Sowing Discontent

The anti-crime Weed and Seed program is leaving behind a lot of scorn and thorns in Denver neighborhoods.

Sam Gomez, former president of the Cole NPT, says that what the first audit found was "embarrassing--nobody had the proper data and tracking of those funds. It was as loose as anything you've ever seen. It turned out to be a bunch of finger-pointing, and no one knew where the funds were going."

Current project director Gwen Koehler says that at the conclusion of the first audit, some $160,000 was unaccounted for, and it took several months to whittle the figure down to $1,500. The second audit, begun this spring as a followup, is still being completed, and officials are not disclosing any findings. Koehler, however, says she anticipates that auditors will identify only $3,500 in unaccounted funds, and others confirm that there seems to be little out of the ordinary.

But while program officials claim they finally figured out where the money is coming from and going to, not all are convinced. "As treasurer, I don't know where the money is going," says Marissa Combs, Highland NPT treasurer. "My complaint is that the funds are granted to the neighborhoods. The city is supposed to be a funnel to the neighborhood--it's an obstruction."

Weed and Seed is a two-part program, and most agree that the Weed--or law enforcement--part has been more successful. Instead of just responding to trouble, two police officers are paid in each neighborhood with Weed and Seed money to try to make a more solid connection: They issue pagers so residents can contact them more easily, they attend meetings, and they make an effort to be more visible in the neighborhood.

"The cornerstone of Weed and Seed, in reality, is community-oriented policing," says Greg Murphy, a former member of Highland NPT. "Unfortunately, it's a concept that when you translate that down to the bureaucratic system of the police department, it doesn't always work. It has worked; it's now slipped off a bit to where there's more lip service than actual community policing."

Murphy knows the other side of police work. Last year he had to leave his post as co-chair of Highland NPT after pleading guilty to a cocaine-possession charge stemming from a 1990 bust in Wisconsin. The case was transferred to Colorado, and Murphy began serving a fifteen-month sentence at the federal prison in Englewood in August 1995. He was released about halfway through his sentence.

Murphy says his troubles were well-known to Denver police officers and many neighborhood leaders and that "nobody had a problem with it." But some say they didn't know about Murphy's record until recently.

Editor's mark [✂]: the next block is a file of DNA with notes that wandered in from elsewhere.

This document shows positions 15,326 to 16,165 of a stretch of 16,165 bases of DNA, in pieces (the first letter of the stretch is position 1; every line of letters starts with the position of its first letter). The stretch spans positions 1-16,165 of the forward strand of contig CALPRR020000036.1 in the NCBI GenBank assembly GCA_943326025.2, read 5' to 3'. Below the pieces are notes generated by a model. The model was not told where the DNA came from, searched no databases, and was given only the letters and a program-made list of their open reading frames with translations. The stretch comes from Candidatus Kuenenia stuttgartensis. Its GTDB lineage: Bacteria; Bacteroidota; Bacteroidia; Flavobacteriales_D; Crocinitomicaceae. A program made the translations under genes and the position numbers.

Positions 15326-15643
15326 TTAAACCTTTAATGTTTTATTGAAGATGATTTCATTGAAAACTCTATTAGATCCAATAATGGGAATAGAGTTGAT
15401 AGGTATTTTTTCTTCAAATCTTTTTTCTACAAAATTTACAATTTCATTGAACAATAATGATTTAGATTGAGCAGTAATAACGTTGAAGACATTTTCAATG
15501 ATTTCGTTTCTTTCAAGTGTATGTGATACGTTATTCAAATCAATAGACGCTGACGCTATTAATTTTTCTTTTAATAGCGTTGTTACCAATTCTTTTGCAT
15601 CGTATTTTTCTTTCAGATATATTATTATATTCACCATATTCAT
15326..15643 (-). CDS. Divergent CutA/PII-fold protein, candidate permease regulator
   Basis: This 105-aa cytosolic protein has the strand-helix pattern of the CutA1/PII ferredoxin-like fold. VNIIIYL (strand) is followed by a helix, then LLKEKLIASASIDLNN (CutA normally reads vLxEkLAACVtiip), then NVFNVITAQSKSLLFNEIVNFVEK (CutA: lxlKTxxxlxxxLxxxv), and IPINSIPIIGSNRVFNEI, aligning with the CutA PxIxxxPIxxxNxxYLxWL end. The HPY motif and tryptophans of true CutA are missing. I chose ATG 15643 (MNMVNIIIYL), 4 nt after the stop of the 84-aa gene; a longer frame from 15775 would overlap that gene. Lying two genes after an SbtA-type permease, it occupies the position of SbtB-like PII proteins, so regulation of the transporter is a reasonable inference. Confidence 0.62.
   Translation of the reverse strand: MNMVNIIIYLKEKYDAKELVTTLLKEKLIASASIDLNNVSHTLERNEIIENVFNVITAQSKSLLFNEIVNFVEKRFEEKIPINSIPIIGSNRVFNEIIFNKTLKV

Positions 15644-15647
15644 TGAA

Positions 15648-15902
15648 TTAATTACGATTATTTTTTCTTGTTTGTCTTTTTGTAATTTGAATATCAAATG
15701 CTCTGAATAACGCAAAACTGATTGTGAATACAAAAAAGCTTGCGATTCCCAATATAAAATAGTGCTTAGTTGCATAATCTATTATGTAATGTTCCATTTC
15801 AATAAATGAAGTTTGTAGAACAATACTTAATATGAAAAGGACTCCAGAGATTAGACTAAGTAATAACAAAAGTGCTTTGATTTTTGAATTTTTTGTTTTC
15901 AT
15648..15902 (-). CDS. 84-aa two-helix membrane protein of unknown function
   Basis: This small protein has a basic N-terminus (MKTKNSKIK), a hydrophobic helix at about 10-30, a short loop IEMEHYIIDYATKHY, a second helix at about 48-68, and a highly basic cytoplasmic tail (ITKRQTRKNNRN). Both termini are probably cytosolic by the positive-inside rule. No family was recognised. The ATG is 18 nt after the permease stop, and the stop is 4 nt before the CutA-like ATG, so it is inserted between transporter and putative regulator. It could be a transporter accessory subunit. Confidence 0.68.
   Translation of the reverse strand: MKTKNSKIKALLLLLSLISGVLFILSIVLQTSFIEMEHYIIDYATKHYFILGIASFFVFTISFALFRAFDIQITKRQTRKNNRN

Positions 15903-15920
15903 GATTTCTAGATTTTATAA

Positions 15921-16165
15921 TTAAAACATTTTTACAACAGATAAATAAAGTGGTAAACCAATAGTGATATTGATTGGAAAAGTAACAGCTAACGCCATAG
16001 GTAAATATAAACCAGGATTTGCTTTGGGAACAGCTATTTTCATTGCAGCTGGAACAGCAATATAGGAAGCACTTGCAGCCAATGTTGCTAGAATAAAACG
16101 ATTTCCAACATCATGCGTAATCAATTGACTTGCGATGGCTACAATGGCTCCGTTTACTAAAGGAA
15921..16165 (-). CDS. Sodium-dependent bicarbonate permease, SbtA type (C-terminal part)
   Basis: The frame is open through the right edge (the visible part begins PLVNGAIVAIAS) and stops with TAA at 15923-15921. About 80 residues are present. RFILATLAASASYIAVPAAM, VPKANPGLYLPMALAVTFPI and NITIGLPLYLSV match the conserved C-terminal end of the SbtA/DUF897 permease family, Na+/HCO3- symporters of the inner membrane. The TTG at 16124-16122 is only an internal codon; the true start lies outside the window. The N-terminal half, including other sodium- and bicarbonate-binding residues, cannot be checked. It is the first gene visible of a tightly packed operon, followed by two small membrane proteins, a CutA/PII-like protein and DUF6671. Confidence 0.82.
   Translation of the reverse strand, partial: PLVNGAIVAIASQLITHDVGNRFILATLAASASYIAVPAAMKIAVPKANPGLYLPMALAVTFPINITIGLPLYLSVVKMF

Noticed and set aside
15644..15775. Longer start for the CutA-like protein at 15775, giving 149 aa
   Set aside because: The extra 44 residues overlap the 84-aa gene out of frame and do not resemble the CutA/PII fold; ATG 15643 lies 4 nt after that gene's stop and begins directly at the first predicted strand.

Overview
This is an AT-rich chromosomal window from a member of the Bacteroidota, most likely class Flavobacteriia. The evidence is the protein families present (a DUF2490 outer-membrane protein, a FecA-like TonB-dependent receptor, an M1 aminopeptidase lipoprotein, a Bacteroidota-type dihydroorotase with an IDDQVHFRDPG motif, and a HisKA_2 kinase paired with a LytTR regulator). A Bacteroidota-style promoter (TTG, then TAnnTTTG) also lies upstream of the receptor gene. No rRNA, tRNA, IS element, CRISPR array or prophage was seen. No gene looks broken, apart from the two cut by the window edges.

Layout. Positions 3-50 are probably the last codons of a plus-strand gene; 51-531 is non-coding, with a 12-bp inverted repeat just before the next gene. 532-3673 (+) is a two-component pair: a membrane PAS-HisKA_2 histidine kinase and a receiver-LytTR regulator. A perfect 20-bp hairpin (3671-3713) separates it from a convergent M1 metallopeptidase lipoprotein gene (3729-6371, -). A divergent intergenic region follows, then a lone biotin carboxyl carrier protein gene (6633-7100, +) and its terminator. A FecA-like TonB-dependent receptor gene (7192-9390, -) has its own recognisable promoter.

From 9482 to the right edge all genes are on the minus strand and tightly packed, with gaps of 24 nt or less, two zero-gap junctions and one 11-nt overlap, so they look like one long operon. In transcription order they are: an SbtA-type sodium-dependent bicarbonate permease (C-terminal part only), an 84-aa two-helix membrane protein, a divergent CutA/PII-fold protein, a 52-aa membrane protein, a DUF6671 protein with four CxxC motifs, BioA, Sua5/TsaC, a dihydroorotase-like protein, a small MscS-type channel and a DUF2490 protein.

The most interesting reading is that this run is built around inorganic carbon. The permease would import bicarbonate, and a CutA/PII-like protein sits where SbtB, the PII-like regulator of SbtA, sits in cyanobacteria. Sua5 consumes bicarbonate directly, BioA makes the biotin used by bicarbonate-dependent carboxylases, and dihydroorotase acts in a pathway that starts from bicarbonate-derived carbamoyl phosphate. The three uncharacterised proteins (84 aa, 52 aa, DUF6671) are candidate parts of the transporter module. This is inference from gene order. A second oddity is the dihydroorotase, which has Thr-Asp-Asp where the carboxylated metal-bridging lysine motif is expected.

"We were shocked and disappointed by the news," says a member of Highland United Neighbors, a nonprofit organizaton that Murphy also served on during roughly the same time. "When everyone stopped seeing him, we were told that he was caring for an ill mother out of state."

Murphy says complaints that he was delinquent from his duties up until he began serving his sentence are "total hogwash."

"I gave it 125 percent up until about the time I went," Murphy says, who now sells real estate. "I put more time and effort into that program than any four or five people you could have talked to."

Many neighborhood leaders still applaud the Weed portion of the grant. Toni Tichy, the Cole NPT's first president, says Weed and Seed helped move the police from a policy of containing the burgeoning gang scene in her neighborhood to actually arresting the gangsters and driving them out.

And D. Piccoli, a member of the Highland NPT, says a combination of community activism and police work has reduced what she says used to be a "quite severe" problem of drug transactions taking place on the street, as well as drugs being used in neighborhood bars.

But according to data provided by the city's Department of Safety, the overall incidence of crime has not significantly declined in any of the targeted neighborhoods. Crime has actually risen in Cole, from 464 incidents overall in 1992 to 537 incidents in 1995. Crime has dropped slightly in the Baker area, from 2,330 in 1992 to 2,169 last year.

The Seed ventures--prevention and rehabilitation programs for adults and academic and social programs for kids--have grown tremendously since 1994. They include Christmas toy giveaways, youth job banks, community cleanups and daycare programs.

Capitol Hill NPT president Mark Nachtigal, in general a critic of Weed and Seed, reluctantly points out that a few Seed programs have worked, including a pet vaccination clinic, historic tours of Capitol Hill, and the use of Morey Middle School as a recreation center a few days a week--the only such center in the area.

Highland NPT co-chair Kim Womantree says her neighborhood has many Seed programs going: a teen health project at La Clinica Tepeyac; GED programs at Ashland Recreation Center; several projects at North High School, including a job fair that provided kids with work in attorneys' offices and cleaning up the neighborhood; and a project that takes ten at-risk kids through a six-month counseling-and-employment program and monitors them after the program ends.

But many others involved with Weed and Seed continue to shake their heads over the financial turbulence and management miscues.

"It's a major waste," says Highland's Combs. "I wish we could cut the deficit with things like this. I have not seen a difference in the neighborhood."

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